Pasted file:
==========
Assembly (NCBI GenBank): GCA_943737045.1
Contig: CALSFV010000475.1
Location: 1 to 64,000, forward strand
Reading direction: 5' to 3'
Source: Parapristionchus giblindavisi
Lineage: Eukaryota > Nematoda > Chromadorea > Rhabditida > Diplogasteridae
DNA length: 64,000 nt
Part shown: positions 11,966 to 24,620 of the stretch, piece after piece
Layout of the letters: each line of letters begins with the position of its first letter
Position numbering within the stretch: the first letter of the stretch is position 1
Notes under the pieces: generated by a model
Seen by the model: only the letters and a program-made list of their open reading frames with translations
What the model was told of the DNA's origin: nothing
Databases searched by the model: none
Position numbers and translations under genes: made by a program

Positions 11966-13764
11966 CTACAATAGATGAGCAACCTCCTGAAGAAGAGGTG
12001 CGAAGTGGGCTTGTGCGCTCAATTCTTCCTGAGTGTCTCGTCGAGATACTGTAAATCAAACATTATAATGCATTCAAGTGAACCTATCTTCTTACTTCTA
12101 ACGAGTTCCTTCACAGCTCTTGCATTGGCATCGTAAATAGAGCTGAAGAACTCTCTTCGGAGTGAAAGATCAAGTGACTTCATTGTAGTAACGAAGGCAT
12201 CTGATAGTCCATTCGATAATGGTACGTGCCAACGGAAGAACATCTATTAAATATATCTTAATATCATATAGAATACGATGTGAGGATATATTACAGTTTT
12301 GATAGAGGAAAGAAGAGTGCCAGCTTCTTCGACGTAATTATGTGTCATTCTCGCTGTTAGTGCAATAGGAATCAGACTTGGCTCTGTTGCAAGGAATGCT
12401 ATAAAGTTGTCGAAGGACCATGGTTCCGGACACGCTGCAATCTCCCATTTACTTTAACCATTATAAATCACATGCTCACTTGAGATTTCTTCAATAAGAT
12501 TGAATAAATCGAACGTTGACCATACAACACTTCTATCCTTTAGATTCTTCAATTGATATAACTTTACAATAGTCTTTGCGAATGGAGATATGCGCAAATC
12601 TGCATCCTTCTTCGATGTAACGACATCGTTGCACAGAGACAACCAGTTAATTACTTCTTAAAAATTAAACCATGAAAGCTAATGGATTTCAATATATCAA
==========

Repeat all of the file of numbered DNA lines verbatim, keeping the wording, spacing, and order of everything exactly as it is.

Assembly (NCBI GenBank): GCA_943737045.1
Contig: CALSFV010000475.1
Location: 1 to 64,000, forward strand
Reading direction: 5' to 3'
Source: Parapristionchus giblindavisi
Lineage: Eukaryota > Nematoda > Chromadorea > Rhabditida > Diplogasteridae
DNA length: 64,000 nt
Part shown: positions 11,966 to 24,620 of the stretch, piece after piece
Layout of the letters: each line of letters begins with the position of its first letter
Position numbering within the stretch: the first letter of the stretch is position 1
Notes under the pieces: generated by a model
Seen by the model: only the letters and a program-made list of their open reading frames with translations
What the model was told of the DNA's origin: nothing
Databases searched by the model: none
Position numbers and translations under genes: made by a program

Positions 11966-13764
11966 CTACAATAGATGAGCAACCTCCTGAAGAAGAGGTG
12001 CGAAGTGGGCTTGTGCGCTCAATTCTTCCTGAGTGTCTCGTCGAGATACTGTAAATCAAACATTATAATGCATTCAAGTGAACCTATCTTCTTACTTCTA
12101 ACGAGTTCCTTCACAGCTCTTGCATTGGCATCGTAAATAGAGCTGAAGAACTCTCTTCGGAGTGAAAGATCAAGTGACTTCATTGTAGTAACGAAGGCAT
12201 CTGATAGTCCATTCGATAATGGTACGTGCCAACGGAAGAACATCTATTAAATATATCTTAATATCATATAGAATACGATGTGAGGATATATTACAGTTTT
12301 GATAGAGGAAAGAAGAGTGCCAGCTTCTTCGACGTAATTATGTGTCATTCTCGCTGTTAGTGCAATAGGAATCAGACTTGGCTCTGTTGCAAGGAATGCT
12401 ATAAAGTTGTCGAAGGACCATGGTTCCGGACACGCTGCAATCTCCCATTTACTTTAACCATTATAAATCACATGCTCACTTGAGATTTCTTCAATAAGAT
12501 TGAATAAATCGAACGTTGACCATACAACACTTCTATCCTTTAGATTCTTCAATTGATATAACTTTACAATAGTCTTTGCGAATGGAGATATGCGCAAATC
12601 TGCATCCTTCTTCGATGTAACGACATCGTTGCACAGAGACAACCAGTTAATTACTTCTTAAAAATTAAACCATGAAAGCTAATGGATTTCAATATATCAA